As literary agents we get queries from both down the street and half way around the world. The web has helped our industry enormously but it has also made us easy to find. And agents – traditionally - like to remain just under the surface and most don’t want a high public profile. The internet changed all that. It means that once agents start posting sales of projects to publishers and develop a track record, it opens our doors to many (many!) more queries from authors seeking representation. Overall that’s a good thing, I believe, as it has, at least for me, allowed many more projects, more ideas, and potential books landed on my desk. The volume has definitely increased since the pre-www days. That track record has also allowed our agency to find many more editors, publishers and sub-agents (for translation purposes) than ever before. It has opened up more markets for our clients. It has granted our agency access to many more publishers offices in the major publishing centers.
But what happens if you don’t have representation? How can you get a “traditional” publisher to look at your work if you don’t have a track record? Agents have access because we have shown we have the projects editors want for their publishing lists. We have shown we have experience in the pitching, the negotiating, and a familiarization with contracts that makes the process a professional one. Agency reputations have been built making sales one at a time. In a way isn’t that the same for your work? It makes sense that demonstrating you have writing experience – or as I call it developed a track record of “yes” to your work from newspapers, magazines, contests, periodicals and most importantly previously published books. Obviously this is only one part of your ‘package” – you need a salable book idea, a good pitch, a greater proposal, and an even better level of the actual book content. And, yes, the writing has to be your very best. So a traditional publisher wants to see what you have done, who has published you, what people have said – before they actually completely consider what you have to sell. It makes sense develop a platform of work before you even think about pitching your newest, latest, and greatest. Ask us how to build your platform at Brilliant Idea Books.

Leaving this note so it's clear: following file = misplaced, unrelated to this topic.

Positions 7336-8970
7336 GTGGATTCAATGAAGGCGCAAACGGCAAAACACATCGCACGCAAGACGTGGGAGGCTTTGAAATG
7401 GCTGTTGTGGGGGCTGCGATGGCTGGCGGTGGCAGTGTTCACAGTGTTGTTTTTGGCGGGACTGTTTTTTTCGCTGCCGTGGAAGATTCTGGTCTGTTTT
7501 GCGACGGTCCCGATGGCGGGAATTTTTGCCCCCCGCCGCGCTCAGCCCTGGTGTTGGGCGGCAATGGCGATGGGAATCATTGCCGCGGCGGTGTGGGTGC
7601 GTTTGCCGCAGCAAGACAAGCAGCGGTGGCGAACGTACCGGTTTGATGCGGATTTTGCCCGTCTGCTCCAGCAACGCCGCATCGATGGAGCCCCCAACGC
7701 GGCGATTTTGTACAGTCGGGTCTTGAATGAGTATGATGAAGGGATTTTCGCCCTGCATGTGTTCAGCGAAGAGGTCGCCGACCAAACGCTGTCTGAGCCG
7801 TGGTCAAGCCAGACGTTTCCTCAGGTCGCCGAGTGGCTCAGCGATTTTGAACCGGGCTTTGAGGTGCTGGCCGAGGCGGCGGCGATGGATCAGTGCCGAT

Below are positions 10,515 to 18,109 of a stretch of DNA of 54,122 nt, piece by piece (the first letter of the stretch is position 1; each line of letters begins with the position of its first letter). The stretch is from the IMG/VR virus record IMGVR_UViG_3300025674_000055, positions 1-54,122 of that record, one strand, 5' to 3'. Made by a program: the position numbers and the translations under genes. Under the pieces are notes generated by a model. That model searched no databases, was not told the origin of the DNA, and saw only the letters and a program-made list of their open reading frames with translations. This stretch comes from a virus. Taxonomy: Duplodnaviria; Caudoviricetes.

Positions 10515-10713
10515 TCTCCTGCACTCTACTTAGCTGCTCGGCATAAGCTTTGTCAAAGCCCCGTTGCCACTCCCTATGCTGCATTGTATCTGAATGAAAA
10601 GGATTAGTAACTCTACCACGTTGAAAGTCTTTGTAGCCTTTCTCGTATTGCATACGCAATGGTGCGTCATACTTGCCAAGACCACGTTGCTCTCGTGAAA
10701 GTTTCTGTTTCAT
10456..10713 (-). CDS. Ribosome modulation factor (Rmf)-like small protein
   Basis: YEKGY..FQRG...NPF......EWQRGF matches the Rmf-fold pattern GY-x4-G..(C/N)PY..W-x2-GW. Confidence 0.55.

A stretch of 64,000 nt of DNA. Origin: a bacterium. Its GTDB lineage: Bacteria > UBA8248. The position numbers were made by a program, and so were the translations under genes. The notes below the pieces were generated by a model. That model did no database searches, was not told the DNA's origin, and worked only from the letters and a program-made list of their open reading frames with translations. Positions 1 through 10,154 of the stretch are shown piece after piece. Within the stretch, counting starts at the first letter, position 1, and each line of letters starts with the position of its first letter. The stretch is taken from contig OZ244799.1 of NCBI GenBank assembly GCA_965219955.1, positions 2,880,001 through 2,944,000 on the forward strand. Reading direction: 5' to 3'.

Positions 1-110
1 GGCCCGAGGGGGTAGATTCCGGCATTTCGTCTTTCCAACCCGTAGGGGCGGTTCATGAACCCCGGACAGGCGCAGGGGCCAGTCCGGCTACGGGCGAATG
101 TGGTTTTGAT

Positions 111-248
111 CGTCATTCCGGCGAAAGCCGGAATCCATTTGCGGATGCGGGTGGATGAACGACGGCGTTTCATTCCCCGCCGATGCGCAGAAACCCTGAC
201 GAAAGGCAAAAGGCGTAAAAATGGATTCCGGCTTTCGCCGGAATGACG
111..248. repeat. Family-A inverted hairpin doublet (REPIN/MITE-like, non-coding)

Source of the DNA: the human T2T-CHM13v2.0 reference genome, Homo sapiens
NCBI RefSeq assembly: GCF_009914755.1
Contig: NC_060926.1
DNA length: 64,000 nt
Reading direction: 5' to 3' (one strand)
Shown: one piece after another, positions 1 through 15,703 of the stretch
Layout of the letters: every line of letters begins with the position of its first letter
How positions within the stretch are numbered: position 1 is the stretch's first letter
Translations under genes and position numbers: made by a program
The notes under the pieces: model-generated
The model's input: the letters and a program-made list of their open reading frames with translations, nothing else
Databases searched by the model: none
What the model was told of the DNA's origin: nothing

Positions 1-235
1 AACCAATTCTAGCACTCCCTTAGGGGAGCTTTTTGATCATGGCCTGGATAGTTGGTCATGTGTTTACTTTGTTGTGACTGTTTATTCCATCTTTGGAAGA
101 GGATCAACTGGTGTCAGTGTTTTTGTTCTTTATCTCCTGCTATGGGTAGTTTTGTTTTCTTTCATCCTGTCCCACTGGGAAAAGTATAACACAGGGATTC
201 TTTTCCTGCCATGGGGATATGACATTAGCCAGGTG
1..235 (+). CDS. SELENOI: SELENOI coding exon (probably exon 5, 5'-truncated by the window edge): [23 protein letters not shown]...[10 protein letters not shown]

I’ll conclude with a brief story: When I first started out as an agent some 15 years ago, I took my new shiny projects to New York. I had been to the city enough and eagerly booked appointments with editors and publishers up and down Manhattan. While allowing plenty of time between appointments, I soon found I had much more time than I thought. I was in and out of the skyscrapers within minutes. After a pleasant introduction to an editor or publisher, it became clear what these people wanted to hear and see is not what I had but what I had sold. They were looking for a track record of sales, a track record of “yes”. I had very few and with that I was quickly ushered out into the bustle of the street. I learned a key lesson for agents the hard way and on each subsequent trip the discussion of past sales was the start of each progressively longer and successful meeting.
There’s a lesson here for writers – develop your base, your inventory, your platform – before pitching your next new thing. RM